Ryan Johnson, Published October 13 2012
69-year-old man struck, killed by train in Casselton
North Dakota Highway Patrol Sgt. Dave Wolf said authorities responded to the pedestrian accident at 4:09 p.m. at a crossing that runs across state Highway 18, known as Langer Avenue in Casselton.
The 69-year-old Casselton resident was pronounced dead at the scene, Wolf said. Authorities aren’t identifying the victim until his family has been notified.
Wolf said the railroad crossing is in a quiet zone, meaning extra safety precautions have been put in place and trains don’t sound their horns except in emergencies.
But he said it was too early to know if that had anything to do with the accident, and said the train’s conductors saw the man and blew the horn as a warning signal.
“Everything points to the crossing arms were working at the time of the collision,” he said.
Wolf said an eyewitness reported that the victim was walking southbound on the north side of the tracks. After a westbound train cleared the intersection, the man began to cross the tracks while the arms were still down.
An eastbound train was approaching the intersection at that time. The engineer blew the whistle to warn the pedestrian, according to the eyewitness, but he couldn’t make it across the tracks and was struck by the train.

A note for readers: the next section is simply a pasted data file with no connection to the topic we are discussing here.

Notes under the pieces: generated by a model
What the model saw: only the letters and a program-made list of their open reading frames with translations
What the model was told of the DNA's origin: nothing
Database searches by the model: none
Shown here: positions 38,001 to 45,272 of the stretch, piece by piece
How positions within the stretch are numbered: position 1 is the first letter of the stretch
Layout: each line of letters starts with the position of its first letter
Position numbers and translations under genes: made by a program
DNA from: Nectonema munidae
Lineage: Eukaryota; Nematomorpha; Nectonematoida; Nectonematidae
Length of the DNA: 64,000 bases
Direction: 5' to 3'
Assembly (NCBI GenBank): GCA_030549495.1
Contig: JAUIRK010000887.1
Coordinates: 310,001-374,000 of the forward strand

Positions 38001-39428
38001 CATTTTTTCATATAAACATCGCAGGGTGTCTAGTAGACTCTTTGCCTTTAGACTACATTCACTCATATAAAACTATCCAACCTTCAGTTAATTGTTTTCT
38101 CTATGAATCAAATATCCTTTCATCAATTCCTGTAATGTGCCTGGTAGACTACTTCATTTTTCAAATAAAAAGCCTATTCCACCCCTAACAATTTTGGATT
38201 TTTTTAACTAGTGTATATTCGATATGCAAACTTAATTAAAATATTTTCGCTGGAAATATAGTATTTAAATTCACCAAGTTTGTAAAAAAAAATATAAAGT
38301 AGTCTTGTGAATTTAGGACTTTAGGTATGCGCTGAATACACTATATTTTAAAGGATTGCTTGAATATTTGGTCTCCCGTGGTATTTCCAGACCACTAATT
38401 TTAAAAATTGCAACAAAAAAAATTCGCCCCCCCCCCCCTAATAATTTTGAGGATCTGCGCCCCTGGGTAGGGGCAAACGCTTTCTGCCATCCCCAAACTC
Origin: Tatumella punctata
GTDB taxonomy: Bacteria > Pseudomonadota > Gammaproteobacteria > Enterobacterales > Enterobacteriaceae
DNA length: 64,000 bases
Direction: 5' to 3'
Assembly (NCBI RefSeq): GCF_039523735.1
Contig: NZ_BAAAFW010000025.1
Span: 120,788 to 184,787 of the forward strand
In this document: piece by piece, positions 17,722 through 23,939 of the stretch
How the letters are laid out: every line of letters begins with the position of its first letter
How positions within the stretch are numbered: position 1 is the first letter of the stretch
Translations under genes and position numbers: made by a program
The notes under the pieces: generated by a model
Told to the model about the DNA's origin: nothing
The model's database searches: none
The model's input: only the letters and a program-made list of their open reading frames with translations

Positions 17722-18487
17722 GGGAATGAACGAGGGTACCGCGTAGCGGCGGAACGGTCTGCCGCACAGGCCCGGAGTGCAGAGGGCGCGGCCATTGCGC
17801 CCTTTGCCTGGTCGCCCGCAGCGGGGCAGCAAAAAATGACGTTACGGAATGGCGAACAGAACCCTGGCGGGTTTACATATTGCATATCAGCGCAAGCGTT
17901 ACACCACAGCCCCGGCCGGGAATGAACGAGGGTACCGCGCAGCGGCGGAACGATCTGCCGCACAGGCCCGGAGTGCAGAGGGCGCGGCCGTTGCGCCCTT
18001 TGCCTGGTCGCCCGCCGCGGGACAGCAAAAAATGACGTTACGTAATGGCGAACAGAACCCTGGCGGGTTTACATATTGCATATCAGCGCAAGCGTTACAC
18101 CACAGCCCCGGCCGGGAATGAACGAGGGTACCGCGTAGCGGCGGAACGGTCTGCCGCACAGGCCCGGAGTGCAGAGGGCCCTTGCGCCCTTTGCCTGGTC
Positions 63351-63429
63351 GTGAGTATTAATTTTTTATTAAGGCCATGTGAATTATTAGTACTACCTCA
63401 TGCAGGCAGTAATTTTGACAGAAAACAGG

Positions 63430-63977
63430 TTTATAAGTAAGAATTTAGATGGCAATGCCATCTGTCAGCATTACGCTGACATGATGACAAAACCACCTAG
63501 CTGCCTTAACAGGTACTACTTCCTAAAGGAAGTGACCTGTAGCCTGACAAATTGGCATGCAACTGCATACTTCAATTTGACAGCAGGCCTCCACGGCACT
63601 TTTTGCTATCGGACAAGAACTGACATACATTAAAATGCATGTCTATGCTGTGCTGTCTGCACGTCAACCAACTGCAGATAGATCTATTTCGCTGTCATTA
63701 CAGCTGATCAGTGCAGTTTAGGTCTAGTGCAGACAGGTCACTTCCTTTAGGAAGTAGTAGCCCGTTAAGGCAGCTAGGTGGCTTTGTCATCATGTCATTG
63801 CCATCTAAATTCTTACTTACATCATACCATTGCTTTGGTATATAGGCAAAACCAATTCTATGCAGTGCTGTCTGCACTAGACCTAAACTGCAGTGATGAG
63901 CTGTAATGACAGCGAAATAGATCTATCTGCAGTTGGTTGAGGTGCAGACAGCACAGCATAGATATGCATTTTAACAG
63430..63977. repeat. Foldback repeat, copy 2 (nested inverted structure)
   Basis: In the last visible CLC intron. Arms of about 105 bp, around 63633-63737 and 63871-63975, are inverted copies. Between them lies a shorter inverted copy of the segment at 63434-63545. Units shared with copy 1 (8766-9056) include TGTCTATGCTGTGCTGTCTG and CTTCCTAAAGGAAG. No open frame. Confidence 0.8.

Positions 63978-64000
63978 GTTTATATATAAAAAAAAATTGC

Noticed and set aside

Casselton native Paige Cote was working at the Petro Serve USA convenience store just south of the crossing Saturday afternoon but said she
didn’t see the accident.
She said she doesn’t recall the town ever having a serious train accident. But she wondered if the crossing’s quiet zone designation, which has been in place since this summer, might have contributed to Saturday’s fatality.
“With the quiet zone, they assume it automatically makes it safe,” Cote said. “But I think it puts everybody at ease maybe more than it should. It kind of takes away from the necessity of still looking for the train.”
Wolf expected the initial investigation at the scene of the crash to be completed by Saturday evening. He said the Highway Patrol, Cass County Sheriff’s Office and the Cass County coroner would continue to work with BNSF officials over the coming days to determine what happened.
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